It is enough to mention the gun rule and slaughtering of people in Southern Cameroon, Libya, DRC, and Darfur, not to mention the killing of innocent civilians in Casamance, Southern Senegal. These are clear indications, that African leaders are themselves responsible for Africa’s underdevelopment, genocide and political turmoil.

Africa has now turned to be the land of sorrow. It is the continent that produces Boko Haram and Al-Shabaab – two terrorist organisations that orchestrate the killing of thousands of innocent youths, women and children. All these under the watch of our greedy heads of state.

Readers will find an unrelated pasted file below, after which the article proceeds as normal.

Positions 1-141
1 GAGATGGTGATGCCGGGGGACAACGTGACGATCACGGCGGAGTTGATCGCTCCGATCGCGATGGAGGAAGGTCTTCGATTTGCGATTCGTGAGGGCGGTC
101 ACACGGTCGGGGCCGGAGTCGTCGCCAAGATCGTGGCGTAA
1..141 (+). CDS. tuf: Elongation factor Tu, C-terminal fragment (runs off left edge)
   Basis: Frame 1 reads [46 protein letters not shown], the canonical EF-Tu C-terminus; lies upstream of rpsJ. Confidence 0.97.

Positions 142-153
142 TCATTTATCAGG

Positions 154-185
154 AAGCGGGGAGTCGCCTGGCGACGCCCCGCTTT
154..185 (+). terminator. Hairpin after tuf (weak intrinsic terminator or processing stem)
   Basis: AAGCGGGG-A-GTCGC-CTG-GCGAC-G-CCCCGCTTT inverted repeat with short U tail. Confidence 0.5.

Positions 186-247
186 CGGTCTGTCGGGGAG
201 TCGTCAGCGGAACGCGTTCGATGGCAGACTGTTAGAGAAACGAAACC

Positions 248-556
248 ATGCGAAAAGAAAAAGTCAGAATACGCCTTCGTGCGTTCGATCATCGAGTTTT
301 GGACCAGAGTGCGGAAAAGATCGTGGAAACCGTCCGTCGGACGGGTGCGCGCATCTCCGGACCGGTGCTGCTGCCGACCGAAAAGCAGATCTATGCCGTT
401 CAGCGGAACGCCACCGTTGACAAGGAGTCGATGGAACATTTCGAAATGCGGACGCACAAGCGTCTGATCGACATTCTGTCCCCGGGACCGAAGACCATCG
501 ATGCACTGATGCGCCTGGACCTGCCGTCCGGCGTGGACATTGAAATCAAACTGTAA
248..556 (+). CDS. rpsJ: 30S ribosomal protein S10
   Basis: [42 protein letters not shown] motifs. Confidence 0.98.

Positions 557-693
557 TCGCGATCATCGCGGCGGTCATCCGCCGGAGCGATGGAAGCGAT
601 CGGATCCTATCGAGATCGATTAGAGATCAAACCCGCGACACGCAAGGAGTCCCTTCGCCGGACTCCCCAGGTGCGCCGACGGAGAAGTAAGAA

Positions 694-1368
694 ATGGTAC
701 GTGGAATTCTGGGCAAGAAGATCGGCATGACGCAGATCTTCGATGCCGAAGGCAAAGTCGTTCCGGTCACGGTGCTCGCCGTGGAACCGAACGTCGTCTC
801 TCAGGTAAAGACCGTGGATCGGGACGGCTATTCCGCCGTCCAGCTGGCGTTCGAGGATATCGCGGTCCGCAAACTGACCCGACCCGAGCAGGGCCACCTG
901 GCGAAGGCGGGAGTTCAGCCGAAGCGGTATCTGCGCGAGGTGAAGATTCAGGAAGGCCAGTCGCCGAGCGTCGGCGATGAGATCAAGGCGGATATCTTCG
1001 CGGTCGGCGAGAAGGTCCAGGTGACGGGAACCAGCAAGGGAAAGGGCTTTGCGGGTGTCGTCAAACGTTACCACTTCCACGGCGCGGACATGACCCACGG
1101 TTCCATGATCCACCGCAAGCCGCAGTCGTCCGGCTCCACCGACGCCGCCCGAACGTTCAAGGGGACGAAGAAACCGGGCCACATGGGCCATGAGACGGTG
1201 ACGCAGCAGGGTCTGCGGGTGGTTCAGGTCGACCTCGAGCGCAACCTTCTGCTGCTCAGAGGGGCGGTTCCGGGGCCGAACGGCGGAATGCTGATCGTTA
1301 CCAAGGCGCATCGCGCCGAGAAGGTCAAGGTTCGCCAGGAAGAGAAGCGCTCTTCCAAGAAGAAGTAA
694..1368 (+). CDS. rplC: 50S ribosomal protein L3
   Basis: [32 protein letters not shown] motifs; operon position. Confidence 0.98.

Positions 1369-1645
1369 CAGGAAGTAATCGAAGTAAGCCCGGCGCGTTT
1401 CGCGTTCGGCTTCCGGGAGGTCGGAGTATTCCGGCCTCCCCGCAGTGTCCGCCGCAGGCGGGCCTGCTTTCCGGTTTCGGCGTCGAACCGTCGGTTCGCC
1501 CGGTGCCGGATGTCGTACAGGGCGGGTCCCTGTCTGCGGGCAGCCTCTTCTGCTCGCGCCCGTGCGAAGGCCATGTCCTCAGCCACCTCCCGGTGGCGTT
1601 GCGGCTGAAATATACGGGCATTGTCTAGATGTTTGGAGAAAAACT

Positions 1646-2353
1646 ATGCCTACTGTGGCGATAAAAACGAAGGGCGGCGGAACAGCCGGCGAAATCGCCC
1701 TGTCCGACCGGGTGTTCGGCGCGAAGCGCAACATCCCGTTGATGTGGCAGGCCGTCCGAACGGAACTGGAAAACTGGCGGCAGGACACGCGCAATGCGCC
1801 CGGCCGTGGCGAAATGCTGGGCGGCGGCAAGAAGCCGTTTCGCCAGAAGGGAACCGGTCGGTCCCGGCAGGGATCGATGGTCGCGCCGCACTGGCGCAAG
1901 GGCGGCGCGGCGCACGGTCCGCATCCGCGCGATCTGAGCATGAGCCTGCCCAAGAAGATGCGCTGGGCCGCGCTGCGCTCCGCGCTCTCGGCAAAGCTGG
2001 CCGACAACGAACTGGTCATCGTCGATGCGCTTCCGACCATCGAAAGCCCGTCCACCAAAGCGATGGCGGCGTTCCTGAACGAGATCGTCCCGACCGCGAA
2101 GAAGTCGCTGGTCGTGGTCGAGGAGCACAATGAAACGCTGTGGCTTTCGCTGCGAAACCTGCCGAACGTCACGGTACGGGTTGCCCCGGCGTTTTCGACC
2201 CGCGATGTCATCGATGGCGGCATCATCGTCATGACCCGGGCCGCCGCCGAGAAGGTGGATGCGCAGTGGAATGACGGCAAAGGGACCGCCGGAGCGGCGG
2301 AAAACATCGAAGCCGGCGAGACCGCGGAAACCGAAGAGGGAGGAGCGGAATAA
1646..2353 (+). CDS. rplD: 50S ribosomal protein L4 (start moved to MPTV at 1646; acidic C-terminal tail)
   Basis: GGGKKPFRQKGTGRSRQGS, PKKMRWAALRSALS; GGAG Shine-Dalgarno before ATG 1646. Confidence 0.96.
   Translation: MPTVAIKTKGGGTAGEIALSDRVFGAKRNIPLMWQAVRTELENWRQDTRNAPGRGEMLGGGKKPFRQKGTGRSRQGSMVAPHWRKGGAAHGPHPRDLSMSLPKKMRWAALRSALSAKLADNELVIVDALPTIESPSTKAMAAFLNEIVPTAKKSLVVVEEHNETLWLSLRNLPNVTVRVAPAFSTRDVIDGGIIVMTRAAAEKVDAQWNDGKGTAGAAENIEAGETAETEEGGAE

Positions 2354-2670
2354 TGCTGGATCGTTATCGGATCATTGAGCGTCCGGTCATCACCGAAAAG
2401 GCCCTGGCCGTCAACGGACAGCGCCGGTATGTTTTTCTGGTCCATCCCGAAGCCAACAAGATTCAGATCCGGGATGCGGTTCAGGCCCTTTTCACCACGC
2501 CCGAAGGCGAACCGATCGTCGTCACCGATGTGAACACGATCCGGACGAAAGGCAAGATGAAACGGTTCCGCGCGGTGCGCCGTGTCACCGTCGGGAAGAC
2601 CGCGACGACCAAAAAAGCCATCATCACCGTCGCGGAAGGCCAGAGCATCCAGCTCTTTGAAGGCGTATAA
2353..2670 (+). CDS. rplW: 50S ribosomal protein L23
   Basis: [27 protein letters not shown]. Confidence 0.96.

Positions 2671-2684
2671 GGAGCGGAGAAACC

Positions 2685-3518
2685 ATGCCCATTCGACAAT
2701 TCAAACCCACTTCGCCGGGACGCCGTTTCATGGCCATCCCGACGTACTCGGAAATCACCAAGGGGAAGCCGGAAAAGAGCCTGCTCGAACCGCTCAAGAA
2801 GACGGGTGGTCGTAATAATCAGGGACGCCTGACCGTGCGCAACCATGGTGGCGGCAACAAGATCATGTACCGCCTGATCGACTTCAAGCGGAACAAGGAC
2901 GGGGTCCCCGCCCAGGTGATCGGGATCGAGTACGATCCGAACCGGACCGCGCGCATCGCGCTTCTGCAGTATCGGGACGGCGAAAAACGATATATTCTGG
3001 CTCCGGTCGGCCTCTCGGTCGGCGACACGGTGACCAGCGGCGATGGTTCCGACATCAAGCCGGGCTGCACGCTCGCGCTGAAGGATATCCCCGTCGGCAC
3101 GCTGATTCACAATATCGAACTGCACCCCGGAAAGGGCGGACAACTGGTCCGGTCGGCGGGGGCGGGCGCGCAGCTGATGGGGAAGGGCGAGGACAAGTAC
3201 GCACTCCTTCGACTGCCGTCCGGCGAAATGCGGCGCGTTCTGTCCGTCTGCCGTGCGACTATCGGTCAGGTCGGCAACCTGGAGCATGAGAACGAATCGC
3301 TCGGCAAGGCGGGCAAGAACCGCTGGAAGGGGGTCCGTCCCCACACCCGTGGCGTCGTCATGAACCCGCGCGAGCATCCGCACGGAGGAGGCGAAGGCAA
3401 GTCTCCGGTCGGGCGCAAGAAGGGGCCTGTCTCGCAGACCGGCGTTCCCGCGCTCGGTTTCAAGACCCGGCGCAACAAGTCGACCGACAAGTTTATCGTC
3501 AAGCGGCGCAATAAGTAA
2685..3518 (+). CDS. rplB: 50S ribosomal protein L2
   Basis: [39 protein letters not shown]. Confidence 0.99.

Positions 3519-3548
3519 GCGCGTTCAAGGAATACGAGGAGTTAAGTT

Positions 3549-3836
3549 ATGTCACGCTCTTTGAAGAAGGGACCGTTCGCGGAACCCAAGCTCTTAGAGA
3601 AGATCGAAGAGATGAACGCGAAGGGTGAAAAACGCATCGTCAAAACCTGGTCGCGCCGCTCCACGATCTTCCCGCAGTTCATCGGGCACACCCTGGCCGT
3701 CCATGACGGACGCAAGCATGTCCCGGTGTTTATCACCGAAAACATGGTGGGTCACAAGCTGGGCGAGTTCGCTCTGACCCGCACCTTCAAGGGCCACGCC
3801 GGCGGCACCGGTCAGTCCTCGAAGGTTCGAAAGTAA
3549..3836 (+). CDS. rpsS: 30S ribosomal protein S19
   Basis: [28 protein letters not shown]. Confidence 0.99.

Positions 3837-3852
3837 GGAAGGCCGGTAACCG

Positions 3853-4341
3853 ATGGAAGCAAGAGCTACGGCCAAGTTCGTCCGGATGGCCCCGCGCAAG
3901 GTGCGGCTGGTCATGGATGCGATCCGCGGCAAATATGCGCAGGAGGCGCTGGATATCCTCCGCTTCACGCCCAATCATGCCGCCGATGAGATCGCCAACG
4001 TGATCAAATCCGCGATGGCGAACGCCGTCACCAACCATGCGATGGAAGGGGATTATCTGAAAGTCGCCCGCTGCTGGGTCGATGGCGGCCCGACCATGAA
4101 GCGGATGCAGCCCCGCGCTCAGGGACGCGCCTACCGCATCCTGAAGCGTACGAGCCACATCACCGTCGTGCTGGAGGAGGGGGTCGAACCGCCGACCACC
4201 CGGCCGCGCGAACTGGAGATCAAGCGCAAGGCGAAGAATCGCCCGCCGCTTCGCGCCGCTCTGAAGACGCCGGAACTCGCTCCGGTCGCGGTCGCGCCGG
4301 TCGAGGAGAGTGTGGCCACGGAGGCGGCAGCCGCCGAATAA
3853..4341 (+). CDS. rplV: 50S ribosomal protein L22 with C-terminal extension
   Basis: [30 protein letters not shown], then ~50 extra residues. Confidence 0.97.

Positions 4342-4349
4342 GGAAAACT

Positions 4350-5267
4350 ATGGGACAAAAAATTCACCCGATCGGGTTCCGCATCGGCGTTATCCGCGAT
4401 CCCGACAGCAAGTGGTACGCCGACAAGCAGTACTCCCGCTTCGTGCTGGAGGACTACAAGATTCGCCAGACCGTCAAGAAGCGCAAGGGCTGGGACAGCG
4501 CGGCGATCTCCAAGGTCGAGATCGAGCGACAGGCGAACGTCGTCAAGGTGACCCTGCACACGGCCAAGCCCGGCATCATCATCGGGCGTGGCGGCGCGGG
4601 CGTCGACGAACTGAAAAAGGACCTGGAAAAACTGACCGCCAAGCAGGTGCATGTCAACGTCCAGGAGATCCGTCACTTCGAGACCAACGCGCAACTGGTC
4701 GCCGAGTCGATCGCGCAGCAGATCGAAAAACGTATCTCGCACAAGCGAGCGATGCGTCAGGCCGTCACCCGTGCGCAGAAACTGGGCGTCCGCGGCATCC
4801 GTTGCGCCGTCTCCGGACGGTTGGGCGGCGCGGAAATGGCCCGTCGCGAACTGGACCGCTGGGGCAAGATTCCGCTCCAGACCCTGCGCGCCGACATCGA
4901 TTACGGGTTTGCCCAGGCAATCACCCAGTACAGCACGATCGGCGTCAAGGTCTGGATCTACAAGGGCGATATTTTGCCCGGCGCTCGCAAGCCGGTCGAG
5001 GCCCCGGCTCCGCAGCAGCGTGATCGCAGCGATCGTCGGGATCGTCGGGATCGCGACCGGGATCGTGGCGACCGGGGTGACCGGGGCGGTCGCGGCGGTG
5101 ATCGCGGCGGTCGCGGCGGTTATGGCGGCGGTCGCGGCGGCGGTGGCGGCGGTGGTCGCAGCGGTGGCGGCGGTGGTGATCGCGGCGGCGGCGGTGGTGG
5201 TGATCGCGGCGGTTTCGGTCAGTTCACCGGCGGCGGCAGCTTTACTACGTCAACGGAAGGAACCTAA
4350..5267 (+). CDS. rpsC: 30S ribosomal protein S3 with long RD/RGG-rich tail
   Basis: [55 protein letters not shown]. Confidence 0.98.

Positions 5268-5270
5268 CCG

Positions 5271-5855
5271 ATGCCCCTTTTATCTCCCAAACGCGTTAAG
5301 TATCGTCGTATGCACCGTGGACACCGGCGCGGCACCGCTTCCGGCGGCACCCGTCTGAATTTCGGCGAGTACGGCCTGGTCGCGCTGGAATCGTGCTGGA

Without a doubt, many citizens in Africa do not have trust in their leaders. This is because more often than not those leaders tend to abuse power for various reasons known to them. African leaders put their personal interests before those of their people in their dealings. Corruption, nepotism, and egoism are the order of the day for them. However, no sooner did they overcome these, Africa’s development will be propelled like a jumbo Jet. It is always better late than never to make amends.

Saidina Alieu Jarjou
Serekunda